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Asia's Game of Thrones
Duterte’s Delicate Balancing Act

After Philippine President Rodrigo Duterte ran his mouth yesterday about the upcoming joint drills with U.S. forces being the last, his Foreign Secretary felt compelled to qualify his boss’s outburst:

Visiting Vietnam’s leadership on Thursday, Duterte did not speak to media but his foreign secretary, Perfecto Yasay, said longstanding treaties with the United States would be honored.

He said exercises with U.S. forces planned for 2017 would go ahead, because they were agreed by the previous government, while those from 2018 onwards would be reviewed.

But he said the Philippines did not want a military ally and sought diversified relations and no enemies.

No allies, and no enemies—it’s certainly a nice wish to have, but will be difficult to realize in the Philippines highly pressurized and quarrelsome neighborhood. In practice, this policy means making nice with China, something that’s not lost on the Philippines’ neighbors. Duterte has probably had to finesse his outbursts in private with his Vietnamese counterparts, whom he is visiting today. There have been no public statements yet, but the meeting was closely watched:

“Vietnam was quite enthusiastic about its new-found friend in the Philippines under Aquino, but Duterte’s constant emotional outbursts against Washington has them a bit concerned,” said Murray Hiebert, a Southeast Asia specialist at Washington’s Center for Strategic and International Studies.

He said Duterte might consult Vietnam’s leaders about how they manage relations with China, the United States, and Japan in what was now “a very complicated environment”.

Vietnam may be also be concerned about how Duterte approaches ties with China and whether that could jeopardize regional efforts to forge a unified position on its maritime activities.

“Vietnam would not want Mr Duterte to strike a deal with China over the South China Sea at the expense of Vietnam and other involved states,” said political analyst Le Hong Hiep.

“The visit can be a timely opportunity for Mr Duterte to explain his South China Sea policy.”

It’s not going to be easy for Duterte to make the Philippines into the Switzerland of the South China Sea.

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  • Dhako

    I see the finest brain-trust of the TIA still believe that the Philippine can be cajole or even bribe to be a “glorified” member of the coalition of the willing against China, when Mr Duterte even went out of his way to say, he has no desire to be the first casualty of China’s approach in this region at the behest of US’s pivot.

    Furthermore, maybe you lot have had a difficult time in deciphering his real “strategical tilt” of this President. But let me help you in here and say, in so far as Mr Duterte is concern, the US game of roping the Philippines into a needless fight against China is over. And he seems to be telegraphing this in as crudely as possible, in the hope that even the most meanest intellect in the Belt-way’s strategical theoreticians community wouldn’t failed to notice the sea-change he has embark on.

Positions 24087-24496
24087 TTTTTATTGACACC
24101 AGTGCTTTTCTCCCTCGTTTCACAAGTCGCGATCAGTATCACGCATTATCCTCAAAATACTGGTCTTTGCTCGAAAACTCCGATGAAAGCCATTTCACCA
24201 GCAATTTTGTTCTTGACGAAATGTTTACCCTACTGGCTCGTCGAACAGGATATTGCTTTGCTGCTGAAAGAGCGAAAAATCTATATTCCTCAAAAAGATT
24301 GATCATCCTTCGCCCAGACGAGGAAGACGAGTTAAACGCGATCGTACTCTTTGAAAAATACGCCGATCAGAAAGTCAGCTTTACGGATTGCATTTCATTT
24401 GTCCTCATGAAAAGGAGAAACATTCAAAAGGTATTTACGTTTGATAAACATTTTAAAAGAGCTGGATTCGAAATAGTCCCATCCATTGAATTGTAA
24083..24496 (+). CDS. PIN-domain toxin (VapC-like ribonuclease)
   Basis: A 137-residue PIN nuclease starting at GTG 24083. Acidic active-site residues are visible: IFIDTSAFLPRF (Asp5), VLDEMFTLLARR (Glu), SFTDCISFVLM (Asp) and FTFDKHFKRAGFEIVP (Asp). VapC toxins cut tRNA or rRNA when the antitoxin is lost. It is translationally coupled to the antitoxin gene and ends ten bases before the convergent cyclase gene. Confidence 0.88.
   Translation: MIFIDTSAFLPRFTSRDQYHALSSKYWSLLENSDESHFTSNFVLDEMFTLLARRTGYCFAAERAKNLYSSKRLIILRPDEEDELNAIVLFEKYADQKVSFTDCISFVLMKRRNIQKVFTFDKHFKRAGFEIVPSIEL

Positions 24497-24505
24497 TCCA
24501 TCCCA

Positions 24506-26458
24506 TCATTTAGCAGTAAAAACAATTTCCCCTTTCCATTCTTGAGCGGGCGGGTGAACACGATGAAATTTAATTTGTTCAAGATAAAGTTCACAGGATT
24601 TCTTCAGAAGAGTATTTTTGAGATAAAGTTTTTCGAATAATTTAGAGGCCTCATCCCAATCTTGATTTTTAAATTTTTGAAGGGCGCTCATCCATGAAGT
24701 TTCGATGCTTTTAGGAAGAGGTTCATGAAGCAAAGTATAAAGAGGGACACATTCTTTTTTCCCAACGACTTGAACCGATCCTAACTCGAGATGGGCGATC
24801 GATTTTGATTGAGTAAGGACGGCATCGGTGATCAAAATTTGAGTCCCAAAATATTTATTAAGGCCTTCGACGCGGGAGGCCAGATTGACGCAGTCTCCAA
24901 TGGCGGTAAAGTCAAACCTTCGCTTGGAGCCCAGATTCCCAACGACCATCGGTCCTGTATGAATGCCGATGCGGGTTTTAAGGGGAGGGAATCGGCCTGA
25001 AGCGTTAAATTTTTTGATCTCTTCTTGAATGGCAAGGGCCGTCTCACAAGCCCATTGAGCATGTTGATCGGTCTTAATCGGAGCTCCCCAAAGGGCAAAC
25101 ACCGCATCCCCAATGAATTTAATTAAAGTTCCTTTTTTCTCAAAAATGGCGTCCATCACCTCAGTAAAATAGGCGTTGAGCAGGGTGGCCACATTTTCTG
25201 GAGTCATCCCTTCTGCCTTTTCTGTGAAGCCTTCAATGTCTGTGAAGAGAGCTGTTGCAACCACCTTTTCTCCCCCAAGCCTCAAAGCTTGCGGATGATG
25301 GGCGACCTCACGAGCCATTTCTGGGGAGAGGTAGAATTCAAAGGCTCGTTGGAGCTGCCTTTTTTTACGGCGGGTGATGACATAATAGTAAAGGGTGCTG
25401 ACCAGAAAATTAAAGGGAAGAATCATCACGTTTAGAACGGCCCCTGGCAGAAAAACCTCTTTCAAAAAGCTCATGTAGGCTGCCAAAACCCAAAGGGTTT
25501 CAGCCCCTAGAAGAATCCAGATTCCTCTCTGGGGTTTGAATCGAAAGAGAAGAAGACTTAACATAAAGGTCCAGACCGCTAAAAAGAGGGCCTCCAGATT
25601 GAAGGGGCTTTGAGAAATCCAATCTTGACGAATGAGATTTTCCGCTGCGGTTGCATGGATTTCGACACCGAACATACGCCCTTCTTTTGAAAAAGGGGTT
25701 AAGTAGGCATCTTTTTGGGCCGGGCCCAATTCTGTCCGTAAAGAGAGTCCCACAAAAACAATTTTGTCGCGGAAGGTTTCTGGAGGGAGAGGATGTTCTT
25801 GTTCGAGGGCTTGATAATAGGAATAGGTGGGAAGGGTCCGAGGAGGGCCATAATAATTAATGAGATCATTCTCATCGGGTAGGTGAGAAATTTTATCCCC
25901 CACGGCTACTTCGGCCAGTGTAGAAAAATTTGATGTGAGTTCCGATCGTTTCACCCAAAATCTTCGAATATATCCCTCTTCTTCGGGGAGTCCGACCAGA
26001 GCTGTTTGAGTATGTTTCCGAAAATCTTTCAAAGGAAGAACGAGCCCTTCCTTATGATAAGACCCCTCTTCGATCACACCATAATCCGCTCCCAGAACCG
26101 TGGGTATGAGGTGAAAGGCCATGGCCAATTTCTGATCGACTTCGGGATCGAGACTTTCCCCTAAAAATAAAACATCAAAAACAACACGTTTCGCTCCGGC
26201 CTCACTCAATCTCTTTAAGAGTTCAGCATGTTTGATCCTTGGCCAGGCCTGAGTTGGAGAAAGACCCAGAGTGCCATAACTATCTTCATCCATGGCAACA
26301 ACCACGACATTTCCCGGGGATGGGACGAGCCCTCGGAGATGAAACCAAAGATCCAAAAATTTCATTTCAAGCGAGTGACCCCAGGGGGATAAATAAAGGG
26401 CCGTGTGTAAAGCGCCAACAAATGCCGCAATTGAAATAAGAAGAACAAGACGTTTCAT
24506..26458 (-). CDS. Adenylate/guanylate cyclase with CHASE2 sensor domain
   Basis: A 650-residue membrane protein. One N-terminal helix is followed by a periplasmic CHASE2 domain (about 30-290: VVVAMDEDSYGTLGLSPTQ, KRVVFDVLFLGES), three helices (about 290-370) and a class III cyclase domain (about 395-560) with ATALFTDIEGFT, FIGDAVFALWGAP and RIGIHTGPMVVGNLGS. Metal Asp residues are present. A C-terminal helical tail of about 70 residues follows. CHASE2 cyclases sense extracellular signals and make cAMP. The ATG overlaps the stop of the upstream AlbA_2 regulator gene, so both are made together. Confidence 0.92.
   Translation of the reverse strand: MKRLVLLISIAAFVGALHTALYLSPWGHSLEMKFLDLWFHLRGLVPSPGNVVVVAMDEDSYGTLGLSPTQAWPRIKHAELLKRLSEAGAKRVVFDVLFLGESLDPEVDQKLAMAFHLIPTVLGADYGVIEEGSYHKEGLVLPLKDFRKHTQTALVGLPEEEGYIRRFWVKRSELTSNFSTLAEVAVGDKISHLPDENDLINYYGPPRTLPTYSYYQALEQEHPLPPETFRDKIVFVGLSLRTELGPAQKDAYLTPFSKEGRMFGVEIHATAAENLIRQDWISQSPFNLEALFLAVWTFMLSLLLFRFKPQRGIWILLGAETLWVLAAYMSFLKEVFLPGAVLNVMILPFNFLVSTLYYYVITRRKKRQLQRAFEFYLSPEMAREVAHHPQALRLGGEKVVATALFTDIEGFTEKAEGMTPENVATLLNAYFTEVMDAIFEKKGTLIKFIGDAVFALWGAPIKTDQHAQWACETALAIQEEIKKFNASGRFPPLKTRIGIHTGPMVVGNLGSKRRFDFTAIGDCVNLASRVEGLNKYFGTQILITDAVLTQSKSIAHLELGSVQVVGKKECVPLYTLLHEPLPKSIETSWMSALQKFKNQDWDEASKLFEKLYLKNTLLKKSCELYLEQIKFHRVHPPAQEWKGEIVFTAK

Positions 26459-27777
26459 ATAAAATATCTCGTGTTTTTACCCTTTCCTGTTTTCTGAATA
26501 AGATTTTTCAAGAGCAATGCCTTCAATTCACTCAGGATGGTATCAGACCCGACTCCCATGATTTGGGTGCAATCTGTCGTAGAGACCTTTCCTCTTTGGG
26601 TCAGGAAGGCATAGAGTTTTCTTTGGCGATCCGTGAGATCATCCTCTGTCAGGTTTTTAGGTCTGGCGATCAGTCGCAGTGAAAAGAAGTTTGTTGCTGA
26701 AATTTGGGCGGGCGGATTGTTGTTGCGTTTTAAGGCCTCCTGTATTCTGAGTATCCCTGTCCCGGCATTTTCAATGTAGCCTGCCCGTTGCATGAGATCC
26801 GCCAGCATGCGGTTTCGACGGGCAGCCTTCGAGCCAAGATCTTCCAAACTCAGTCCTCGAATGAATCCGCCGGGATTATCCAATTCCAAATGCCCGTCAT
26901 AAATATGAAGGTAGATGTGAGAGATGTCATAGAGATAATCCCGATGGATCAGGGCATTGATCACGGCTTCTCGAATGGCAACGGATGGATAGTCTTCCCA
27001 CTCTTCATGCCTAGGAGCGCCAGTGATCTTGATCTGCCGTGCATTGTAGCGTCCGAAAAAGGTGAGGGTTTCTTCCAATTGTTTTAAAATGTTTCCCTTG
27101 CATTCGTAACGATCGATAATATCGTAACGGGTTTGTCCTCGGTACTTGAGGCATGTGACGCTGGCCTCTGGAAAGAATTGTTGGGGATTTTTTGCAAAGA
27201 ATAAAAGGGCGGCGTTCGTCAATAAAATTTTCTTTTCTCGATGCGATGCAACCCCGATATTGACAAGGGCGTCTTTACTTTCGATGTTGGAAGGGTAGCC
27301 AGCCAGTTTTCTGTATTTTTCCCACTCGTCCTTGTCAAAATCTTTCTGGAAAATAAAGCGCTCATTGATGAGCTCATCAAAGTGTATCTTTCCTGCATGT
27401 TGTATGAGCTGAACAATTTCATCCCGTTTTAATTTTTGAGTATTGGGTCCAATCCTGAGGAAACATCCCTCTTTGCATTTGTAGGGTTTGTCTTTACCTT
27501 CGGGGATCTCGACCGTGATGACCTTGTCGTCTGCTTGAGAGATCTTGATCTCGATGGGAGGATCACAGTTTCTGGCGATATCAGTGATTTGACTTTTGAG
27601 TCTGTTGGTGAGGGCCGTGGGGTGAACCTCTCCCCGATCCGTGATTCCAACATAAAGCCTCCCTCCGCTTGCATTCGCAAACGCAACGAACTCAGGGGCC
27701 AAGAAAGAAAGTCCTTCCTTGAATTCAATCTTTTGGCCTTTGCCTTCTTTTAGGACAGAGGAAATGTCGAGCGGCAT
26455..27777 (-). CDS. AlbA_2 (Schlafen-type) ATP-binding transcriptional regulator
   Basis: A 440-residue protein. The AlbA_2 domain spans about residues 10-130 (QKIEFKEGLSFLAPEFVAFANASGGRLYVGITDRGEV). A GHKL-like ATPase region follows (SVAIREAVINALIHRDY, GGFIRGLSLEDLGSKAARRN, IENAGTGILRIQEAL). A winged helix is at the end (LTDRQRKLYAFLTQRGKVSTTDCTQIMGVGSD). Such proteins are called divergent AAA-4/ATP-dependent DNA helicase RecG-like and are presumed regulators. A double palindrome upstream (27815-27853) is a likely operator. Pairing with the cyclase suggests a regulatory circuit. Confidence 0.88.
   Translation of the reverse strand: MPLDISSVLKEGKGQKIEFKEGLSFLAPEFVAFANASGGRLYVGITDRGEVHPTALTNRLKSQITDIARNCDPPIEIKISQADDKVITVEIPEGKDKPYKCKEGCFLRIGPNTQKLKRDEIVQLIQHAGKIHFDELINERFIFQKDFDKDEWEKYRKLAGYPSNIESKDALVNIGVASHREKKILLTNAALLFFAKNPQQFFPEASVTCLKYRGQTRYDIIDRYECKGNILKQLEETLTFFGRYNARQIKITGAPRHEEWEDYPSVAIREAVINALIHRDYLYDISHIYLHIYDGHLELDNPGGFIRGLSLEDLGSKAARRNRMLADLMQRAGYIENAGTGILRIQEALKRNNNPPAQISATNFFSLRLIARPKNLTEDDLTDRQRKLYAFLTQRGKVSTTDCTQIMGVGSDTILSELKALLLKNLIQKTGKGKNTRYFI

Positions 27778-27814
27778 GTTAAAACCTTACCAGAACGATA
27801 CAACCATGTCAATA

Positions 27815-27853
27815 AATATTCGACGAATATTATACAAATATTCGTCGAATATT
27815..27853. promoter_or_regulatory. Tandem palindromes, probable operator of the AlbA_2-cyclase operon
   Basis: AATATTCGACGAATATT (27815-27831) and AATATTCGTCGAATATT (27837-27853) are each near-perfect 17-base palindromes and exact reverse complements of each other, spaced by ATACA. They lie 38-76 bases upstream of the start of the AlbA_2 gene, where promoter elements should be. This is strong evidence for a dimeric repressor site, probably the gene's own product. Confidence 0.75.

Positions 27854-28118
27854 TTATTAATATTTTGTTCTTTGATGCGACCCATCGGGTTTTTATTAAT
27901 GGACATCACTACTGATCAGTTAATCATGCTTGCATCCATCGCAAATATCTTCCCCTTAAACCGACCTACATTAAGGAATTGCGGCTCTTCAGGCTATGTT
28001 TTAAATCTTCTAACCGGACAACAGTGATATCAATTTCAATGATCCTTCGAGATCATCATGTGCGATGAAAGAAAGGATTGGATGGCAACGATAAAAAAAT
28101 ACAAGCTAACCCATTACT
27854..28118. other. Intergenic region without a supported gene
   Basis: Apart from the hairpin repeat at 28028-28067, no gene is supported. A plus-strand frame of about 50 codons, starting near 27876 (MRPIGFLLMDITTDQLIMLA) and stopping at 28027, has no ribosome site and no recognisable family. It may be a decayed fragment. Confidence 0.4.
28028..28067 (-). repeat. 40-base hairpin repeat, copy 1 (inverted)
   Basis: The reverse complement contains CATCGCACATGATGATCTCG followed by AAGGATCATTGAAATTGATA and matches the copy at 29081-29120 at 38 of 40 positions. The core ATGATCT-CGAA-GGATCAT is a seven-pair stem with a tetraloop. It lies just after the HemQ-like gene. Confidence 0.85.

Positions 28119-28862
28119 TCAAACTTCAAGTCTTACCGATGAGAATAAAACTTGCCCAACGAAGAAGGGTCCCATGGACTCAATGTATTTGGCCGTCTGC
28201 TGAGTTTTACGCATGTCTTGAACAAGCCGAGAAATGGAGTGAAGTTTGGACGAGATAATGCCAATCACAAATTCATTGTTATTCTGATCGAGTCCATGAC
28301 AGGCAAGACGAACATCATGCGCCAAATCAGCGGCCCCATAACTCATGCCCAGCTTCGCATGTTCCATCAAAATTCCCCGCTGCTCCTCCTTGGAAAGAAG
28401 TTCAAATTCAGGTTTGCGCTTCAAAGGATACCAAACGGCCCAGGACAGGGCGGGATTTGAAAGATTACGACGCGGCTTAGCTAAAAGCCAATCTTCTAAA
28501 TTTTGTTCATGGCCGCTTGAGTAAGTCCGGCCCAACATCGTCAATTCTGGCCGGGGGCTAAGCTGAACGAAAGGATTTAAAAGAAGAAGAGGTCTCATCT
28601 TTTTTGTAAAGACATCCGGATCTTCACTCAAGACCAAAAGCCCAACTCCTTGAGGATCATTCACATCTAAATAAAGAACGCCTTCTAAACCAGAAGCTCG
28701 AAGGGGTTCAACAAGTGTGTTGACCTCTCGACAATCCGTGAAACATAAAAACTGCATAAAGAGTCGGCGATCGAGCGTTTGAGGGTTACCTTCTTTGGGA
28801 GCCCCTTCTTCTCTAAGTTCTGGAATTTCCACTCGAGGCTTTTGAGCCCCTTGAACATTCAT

Furthermore, it would be better, for the US start reading the tea-leaves in this region and understand that in so far as the countries in the South China Sea are concern, there is no gullible fools to be had among them, who would mortgage their destiny on so flimsy of an argument call the US’s Pivot on Asia.

    And in fact, the more the Chinese state makes the choice facing the nations of this region in the manner that could be akin to what Mr Bush Jnr have told the world at the eve of the his War on Terror back in 2001, which was that you are either with us or with the enemy, which means, China will say to these states, that you are either with us or you are with US’s agenda of ganging up on China, the quicker these states will retreat from any “Strategical dalliance” with US, particularly if it has any semblance of possible confrontation with China,

    And Mr Duterte is just the first leader who would be so “street-level-crude” to advertise his nation’s retreat from any possible dalliance with the US. But others will follow soon in a rather polite way. But still the outcome will be the same across the South China Sea.

    • Tom

      Fact: The Chinese are closer, which makes the nations of the region more suspicious of them.
      Fact: China is more aggressive than the US in this region
      Fact: You work for Beijing.

  • Kevin

    Switzerland built their neutrality on half a millennium long military reputation combined with a modern reputation of economic efficiency and fiscal probity. You have to pay your dues before you get treated like the Swiss.

    • Josephbleau

      Hate to be unkind but the Swiss and the Swedes mostly maintained neutrality by serving both sides and either buying bags of gold teeth or selling raw materials and weapons.

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